So far, opposition from consumer and retail advocates has won out. Last month, Pennsylvania backed down and withdrew a short-lived ban on the labels. However, the state now requires certification from milk producers to support their rBGH-free claims.
Sara Kaplaniak, the mom from Harrisburg, is pleased with the reversal. â€śI believe that absolutely a company should be able to put on the label that the milk has been produced without anything extra in the way of hormones and additives. It matters.â€ť
Many in the dairy industry agree that consumers have a right to know how their milk is made â€“ and suppliers have a right to tell them. â€śWe believe that our members have the right to include truthful and not misleading information on their labels,â€ť says Armstrong from the IDFA. â€śTheyâ€™re asking to at least know what theyâ€™re drinking so they can make more informed choices. But really what it comes down to is — milk is milk.â€ť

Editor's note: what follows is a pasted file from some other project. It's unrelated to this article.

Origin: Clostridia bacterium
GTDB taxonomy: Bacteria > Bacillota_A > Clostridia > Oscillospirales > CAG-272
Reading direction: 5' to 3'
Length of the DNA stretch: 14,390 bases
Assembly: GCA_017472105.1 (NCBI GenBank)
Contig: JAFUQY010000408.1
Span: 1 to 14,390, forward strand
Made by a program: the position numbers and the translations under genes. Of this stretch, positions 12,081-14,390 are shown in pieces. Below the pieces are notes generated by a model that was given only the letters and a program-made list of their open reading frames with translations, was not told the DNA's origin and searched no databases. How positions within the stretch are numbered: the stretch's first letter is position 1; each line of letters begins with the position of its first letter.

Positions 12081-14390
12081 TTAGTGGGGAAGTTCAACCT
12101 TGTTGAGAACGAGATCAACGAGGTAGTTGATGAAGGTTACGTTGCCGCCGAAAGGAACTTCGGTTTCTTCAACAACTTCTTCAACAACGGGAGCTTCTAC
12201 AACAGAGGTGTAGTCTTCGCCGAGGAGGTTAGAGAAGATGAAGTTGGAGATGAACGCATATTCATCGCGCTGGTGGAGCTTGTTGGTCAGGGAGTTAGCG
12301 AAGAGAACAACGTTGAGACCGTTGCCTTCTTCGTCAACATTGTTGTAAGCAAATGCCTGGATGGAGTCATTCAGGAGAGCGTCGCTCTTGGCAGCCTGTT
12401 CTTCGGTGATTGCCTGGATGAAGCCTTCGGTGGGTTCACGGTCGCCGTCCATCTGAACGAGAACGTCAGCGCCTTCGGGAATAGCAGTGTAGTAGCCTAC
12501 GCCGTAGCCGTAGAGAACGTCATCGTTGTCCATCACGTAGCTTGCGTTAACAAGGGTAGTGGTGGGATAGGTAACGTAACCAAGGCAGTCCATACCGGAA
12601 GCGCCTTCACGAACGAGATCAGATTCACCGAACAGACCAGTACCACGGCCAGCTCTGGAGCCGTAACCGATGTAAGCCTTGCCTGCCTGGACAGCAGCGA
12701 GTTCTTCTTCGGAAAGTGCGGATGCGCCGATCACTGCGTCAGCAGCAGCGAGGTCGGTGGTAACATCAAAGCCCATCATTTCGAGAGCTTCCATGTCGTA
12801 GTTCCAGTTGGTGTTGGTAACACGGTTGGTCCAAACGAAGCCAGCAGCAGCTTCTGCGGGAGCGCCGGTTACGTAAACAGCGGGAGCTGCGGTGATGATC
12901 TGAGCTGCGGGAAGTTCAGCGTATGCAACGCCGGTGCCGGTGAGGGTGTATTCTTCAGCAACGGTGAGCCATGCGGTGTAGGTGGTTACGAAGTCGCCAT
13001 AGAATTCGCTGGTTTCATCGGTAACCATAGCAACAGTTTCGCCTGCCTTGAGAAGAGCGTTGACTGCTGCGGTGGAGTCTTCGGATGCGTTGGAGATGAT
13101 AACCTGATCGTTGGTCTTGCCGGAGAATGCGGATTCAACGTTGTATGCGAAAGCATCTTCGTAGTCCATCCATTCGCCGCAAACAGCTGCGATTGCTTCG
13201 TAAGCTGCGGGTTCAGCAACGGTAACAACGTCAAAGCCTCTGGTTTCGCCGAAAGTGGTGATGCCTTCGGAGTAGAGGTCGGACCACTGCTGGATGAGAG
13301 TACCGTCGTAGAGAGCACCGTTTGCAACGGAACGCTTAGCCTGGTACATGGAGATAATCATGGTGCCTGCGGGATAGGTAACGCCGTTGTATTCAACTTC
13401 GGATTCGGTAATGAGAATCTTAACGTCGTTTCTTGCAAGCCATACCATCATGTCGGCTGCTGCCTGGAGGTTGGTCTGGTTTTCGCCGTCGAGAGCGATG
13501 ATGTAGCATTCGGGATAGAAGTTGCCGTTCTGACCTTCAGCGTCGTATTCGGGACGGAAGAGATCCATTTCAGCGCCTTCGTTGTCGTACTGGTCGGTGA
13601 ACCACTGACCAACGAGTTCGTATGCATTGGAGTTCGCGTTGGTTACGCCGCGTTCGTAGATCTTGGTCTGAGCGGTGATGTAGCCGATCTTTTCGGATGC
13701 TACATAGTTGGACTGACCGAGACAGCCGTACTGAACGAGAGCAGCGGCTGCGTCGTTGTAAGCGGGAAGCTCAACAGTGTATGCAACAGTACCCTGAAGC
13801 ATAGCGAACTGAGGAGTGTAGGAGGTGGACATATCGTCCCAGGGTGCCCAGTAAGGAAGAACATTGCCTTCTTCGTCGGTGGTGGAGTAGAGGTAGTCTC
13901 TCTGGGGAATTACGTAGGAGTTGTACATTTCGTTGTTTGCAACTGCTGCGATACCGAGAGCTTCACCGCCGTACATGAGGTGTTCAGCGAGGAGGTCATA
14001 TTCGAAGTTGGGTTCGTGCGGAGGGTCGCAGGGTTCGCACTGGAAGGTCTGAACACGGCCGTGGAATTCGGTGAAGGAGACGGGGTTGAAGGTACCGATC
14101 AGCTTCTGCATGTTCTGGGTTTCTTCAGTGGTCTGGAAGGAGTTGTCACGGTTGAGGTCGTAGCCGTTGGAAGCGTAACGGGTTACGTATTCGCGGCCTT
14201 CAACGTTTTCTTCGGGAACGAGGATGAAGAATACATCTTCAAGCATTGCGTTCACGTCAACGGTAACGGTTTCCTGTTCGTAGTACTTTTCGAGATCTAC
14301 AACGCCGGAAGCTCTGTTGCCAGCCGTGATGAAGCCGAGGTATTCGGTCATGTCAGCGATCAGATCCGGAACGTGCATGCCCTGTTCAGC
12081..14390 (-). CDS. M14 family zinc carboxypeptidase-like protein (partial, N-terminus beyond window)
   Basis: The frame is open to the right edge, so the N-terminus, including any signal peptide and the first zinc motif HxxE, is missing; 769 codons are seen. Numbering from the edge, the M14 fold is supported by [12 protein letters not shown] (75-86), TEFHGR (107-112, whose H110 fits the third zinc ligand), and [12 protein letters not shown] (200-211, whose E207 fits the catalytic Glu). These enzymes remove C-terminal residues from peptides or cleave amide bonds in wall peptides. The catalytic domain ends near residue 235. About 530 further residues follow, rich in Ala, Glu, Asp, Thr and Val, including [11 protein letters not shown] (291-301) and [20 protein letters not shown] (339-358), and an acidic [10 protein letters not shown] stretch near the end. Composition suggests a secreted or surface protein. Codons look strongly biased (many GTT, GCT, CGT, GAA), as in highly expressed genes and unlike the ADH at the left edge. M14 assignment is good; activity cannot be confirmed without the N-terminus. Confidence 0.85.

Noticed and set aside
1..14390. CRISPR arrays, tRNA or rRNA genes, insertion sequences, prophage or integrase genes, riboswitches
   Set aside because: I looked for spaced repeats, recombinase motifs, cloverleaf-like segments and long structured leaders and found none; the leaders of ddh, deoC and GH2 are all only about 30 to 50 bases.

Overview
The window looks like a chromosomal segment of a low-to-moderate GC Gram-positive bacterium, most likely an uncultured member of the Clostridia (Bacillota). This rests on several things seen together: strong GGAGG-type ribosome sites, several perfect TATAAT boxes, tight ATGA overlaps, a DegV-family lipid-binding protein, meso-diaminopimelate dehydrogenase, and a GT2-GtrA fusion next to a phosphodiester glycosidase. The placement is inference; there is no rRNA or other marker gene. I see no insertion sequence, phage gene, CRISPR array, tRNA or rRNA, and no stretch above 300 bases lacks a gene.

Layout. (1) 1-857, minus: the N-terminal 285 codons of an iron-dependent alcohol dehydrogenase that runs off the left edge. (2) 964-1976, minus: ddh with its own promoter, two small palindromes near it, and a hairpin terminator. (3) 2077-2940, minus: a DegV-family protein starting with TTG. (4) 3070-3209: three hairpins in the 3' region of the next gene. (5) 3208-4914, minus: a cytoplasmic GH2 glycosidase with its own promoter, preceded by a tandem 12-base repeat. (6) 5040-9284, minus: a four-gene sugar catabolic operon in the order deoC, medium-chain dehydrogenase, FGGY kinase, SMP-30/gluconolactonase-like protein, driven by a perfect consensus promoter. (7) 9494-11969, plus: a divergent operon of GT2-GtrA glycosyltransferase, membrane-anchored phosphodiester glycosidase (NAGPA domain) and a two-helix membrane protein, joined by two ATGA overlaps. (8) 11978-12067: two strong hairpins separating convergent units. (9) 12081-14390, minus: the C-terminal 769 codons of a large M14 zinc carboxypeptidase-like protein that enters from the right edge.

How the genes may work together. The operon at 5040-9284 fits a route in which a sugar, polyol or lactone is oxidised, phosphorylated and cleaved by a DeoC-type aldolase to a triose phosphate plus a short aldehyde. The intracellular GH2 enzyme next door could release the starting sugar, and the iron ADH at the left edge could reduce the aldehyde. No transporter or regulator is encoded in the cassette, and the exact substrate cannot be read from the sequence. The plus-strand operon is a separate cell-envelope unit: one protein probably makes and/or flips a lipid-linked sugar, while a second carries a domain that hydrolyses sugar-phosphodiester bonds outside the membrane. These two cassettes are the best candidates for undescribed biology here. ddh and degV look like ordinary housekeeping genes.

The FDA urges â€“ but does not require â€“ rBST-free labels to include a disclaimer to counter the implication that the milk is safer. Ben & Jerryâ€™s complies with this sentence: â€śThe FDA has said no significant difference has been shown and no test can now distinguish between milk from rBGH treated and untreated cows.â€ť
As more shoppers become aware of rBGH, milk producers and retailers are lining up to give them what they want.
â€śMore and more consumers are looking for rBGH-free products,â€ť sums up Richard North. â€śSo this is a good marketing tool. Itâ€™s not only the right thing, itâ€™s the smart thing for them to do.â€ť
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